The folly

Here is the next part of my short story which seems to becoming something much longer! Lol and his un-named girlfriend who is narrating the story have inherited enough to buy  a big house in the country. It and the grounds are totally dilapidated, but Lol insists on trying to rescue a summerhouse or folly from rampant brambles and ivy. She is used to his obsessions, but this one is becoming annoying. However she realises that he’s not alone when he’s working down there – she hears voices but never sees who he’s talking to. They must hide when they hear her coming, for some reason. At first she’s annoyed and then more concerned than annoyed about his secrecy. She decides to take him a flask of tea but when she gets there, all the tools are scattered about but there’s no sign of Lol. Eventually he turns up back at the house but in a strange, subdued mood.

After weeks of pleasant weather, this afternoon it seemed chilly. I picked up the loppers, shears, secateurs and saw, a single gardening glove with a weird bright green stain across the palm and put them in a pile by a gnarled tree. I’d no idea what sort it was, not a chestnut I would have recognised that, nor a beech.
I stood and looked at the folly. The mound of brambles which had been like the outer wall of a hill fort was mostly gone; Lol had said it looked like a savarin it was so rounded in shape. I’d laughed at him, I remembered, we’d both laughed at him, we hadn’t laughed much recently.
The lump of the building was covered in ivy and honeysuckle, now in bloom, wild roses and more brambles, plus a creeper with big flappy leaves. I could see now that in fact the building was made of wood – I’d wondered if it might be stone, but this made me think it was more likely to have been a summer house rather than an outbuilding of some sort. Lol had done well to clear so much, but gee, there was a lot more to do. I could make out part of a glazed window, the pane staring blankly at me.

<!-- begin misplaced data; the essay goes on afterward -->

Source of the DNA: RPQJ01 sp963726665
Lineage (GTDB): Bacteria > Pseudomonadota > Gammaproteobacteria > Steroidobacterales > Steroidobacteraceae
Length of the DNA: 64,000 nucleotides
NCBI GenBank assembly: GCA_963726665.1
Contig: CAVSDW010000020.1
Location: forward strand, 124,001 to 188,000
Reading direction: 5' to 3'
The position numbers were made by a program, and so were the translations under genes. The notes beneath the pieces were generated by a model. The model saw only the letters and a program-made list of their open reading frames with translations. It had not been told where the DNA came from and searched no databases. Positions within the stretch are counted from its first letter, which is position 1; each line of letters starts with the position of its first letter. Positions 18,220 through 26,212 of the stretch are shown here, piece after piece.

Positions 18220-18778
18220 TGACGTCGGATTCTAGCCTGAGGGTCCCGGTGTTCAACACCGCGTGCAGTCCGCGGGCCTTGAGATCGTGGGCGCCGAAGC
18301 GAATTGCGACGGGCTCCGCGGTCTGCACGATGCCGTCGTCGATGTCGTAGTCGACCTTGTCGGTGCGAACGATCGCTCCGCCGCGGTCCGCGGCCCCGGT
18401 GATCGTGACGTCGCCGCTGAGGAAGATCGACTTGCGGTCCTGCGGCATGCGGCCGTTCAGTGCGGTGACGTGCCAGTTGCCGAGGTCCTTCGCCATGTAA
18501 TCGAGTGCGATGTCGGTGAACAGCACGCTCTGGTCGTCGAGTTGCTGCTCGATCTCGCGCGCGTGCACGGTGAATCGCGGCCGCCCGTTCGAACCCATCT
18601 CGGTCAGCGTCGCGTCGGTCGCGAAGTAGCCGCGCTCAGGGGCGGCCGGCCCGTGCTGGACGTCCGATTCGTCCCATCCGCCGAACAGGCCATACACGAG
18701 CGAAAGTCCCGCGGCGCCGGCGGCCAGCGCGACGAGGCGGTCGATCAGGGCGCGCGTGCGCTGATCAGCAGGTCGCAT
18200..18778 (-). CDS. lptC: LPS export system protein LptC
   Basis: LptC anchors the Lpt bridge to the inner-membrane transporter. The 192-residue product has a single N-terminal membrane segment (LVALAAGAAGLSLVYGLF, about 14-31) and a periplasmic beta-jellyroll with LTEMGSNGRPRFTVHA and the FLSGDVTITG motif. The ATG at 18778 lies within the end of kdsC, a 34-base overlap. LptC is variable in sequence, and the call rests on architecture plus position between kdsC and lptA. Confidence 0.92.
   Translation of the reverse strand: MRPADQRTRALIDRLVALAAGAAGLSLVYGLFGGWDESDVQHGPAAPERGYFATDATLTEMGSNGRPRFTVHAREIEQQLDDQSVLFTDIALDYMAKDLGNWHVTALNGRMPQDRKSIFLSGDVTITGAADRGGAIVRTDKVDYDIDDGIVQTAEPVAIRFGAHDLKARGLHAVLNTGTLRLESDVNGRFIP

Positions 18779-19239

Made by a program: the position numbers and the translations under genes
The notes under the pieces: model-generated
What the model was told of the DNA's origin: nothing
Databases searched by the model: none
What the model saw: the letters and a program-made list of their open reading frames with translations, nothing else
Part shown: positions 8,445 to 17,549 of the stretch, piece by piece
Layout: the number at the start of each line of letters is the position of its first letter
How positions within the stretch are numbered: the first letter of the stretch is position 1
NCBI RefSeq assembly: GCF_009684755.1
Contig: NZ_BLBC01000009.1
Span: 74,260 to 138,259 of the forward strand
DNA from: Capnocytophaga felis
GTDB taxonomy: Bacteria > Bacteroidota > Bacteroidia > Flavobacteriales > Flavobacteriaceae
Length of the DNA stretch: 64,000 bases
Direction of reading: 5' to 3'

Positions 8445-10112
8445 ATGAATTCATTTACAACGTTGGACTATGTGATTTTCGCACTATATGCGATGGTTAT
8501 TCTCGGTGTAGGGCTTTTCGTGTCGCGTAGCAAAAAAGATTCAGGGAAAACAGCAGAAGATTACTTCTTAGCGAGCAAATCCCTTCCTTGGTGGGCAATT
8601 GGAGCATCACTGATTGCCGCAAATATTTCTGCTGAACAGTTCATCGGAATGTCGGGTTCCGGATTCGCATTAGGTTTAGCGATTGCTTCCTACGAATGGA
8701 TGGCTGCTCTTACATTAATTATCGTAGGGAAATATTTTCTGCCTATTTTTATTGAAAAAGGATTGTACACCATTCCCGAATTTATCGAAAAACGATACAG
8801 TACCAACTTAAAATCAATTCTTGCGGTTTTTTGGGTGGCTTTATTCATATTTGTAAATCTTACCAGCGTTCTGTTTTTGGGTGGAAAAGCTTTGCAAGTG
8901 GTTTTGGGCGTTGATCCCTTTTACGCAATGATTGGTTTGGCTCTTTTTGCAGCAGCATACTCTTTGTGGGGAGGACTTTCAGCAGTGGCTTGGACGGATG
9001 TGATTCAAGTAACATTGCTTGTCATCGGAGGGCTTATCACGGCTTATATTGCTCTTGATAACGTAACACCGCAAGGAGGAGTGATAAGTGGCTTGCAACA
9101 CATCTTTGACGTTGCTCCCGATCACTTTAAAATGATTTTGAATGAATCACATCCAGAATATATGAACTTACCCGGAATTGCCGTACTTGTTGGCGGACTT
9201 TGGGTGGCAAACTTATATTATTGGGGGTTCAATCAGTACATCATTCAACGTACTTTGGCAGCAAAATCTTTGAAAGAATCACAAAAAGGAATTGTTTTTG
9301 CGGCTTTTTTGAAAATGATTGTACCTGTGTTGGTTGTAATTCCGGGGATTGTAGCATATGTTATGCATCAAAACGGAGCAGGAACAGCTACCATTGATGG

There was no way I could get nearer, Lol must have climbed over the remains of the brambly mound to get near enough to work. Maybe I would come down with him tomorrow and rake up the strewn cuttings into a pile. We could make a bonfire once they were dry enough.
I walked right round, it was difficult somehow to grasp its dimensions. It didn’t look that big but seemed to take a while to circumnavigate.  I must say I didn’t like it very much, couldn’t see what Lol saw, but maybe when we had cleared it all, painted it, maybe white and green, maybe get some climbing roses, maybe…
I picked up the tools, and carried them awkwardly back to the house.


I suggested we went to the pub in the village; it was about seven miles away so too far to walk and back again, but I volunteered to drive. Lol had continued to be quiet, he looked tired, and maybe he was after his frenetic activity over the last however long.
He agreed but in a lacklustre way – maybe he’d already been to the pub with his unknown friends, maybe they’d had a falling out which was why he was quiet. Maybe a few beers would jolly him along.